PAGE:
Four years in college brings top five list

Four years in college brings top five list

After four years at Simpson, I know a lot. I can use Kantian ethics. I can tell you a history of media law in the U.S. I can even tell you how the chapters of The Bible were written and for what purpose.

But I can also tell you some things that I’ve learned in the past four years that Simpson didn’t teach me. For the 30 grand a year I spent on my education, I honestly can say that I have learned more by staying up all night with friends than I have sitting in a desk in a classroom.

This isn’t to say that Simpson hasn’t taught me valuable ideas. It has. Even now as I look into the future, although the mountains of debt obscure the view a bit, I know that I will value my education for everything it was worth.

But at the risk of this being the hokiest column in the history of The Simpsonian, here’s the countdown of the things I have learned throughout the past four years that you won’t find in a classroom.

5. Take the date. When the shy person that sits behind you in class asks you if you need a little help with you psych, take them up on it. If nothing else, you’ll at least have another smart friend.

4. Give in. Swallowing your pride and telling your roommate they’re right when you disagree is going to be hard. But it will be a lot harder when you wake up a month, a year, a decade from now and realize you miss your friend.

3. Yell at someone. I know. If I had a choice of facing confrontation or jumping off a cliff, I’d jump. But this advice is for those few times in life where you need to face the music. Because let’s face it. Sometimes giving in just isn’t acceptable. So the next time someone makes a racist comment in the Pfeif line or makes fun of someone you know, let them have it and tell them I sent you. Sometimes quietly talking it out just won’t do the trick.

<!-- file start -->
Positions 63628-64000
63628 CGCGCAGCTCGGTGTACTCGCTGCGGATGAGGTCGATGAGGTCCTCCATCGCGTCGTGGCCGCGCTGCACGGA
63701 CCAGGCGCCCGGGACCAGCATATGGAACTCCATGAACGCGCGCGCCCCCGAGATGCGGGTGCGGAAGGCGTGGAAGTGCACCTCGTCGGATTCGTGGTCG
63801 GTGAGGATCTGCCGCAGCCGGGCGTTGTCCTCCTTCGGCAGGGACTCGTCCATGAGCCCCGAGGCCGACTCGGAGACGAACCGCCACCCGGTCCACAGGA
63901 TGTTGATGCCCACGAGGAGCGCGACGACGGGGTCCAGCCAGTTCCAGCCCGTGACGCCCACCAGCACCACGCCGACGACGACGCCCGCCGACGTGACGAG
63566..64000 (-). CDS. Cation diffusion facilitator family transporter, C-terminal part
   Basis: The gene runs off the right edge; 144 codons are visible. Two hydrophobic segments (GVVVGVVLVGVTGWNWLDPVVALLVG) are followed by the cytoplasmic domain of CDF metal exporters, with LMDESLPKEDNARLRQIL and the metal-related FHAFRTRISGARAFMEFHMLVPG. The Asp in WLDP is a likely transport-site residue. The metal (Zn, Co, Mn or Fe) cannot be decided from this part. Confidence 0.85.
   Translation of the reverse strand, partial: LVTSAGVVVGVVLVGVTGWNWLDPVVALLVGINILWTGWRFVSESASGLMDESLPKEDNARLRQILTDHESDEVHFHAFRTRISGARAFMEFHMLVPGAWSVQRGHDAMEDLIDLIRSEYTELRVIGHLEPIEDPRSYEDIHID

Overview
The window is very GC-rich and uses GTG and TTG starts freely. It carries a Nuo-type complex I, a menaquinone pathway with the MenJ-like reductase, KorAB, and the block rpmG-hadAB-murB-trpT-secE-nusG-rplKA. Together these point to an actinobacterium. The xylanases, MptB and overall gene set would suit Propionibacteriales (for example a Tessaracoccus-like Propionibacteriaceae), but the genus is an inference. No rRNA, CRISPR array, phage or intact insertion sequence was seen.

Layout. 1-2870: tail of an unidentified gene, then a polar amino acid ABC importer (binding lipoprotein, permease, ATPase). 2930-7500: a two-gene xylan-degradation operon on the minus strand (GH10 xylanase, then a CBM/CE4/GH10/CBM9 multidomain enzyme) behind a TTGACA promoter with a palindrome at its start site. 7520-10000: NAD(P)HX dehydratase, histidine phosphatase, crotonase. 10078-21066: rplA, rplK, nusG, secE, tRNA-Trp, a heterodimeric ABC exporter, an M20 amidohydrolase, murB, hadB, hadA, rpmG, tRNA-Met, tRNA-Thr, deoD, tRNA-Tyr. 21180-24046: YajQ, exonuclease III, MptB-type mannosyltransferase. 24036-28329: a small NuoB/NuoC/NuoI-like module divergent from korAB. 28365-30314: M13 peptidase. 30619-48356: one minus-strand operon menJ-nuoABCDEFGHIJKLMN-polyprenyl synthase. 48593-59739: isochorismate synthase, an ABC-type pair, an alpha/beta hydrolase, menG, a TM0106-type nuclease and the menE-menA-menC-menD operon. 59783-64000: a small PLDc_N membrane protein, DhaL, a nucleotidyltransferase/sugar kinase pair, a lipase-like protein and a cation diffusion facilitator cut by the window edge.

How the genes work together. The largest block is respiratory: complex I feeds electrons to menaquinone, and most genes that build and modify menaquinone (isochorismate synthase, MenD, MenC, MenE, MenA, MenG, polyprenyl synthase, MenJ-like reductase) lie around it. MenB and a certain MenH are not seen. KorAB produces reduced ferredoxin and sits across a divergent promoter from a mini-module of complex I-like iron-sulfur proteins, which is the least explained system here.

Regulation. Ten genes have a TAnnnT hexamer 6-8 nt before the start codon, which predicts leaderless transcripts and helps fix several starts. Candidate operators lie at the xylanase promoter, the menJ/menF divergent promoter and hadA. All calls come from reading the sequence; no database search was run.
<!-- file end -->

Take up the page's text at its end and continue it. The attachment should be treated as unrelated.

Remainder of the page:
2. Keep in touch. Right now we’re surrounded by friends. But I can tell you as someone moving across the country, the thought of moving away from everyone I know

As a 22-year-old, I know that I don’t know all the answers. Why will take me at least another 22 years to figure out that most of the stuff I’m about to tell you is probably wrong.

I also know that you have just spent the last five minutes reading this column and you’ll probably throw it in the recycling bins when you’re done and not think twice about it again.

But I’m OK with that. Because the number one piece of advice that I would give you is that you have to try things for yourself. When someone asks you to go to a party and you’re sitting in your pajamas wondering if you should go, do it.

When you get the chance to go on the road trip with your friends, but don’t know if you have the money, go. Now’s the time to live it up with your friends so that you can tell the stories to your grandkids when you’re old and fiscally-responsible.

So go crazy. Be genuine. Have fun. Because one day President Byrd will hand you your diploma and it’ll list your degrees. But more importantly, you’ll look into the crowd, lock eyes with your freshman roommate and realize just what you’ve learned.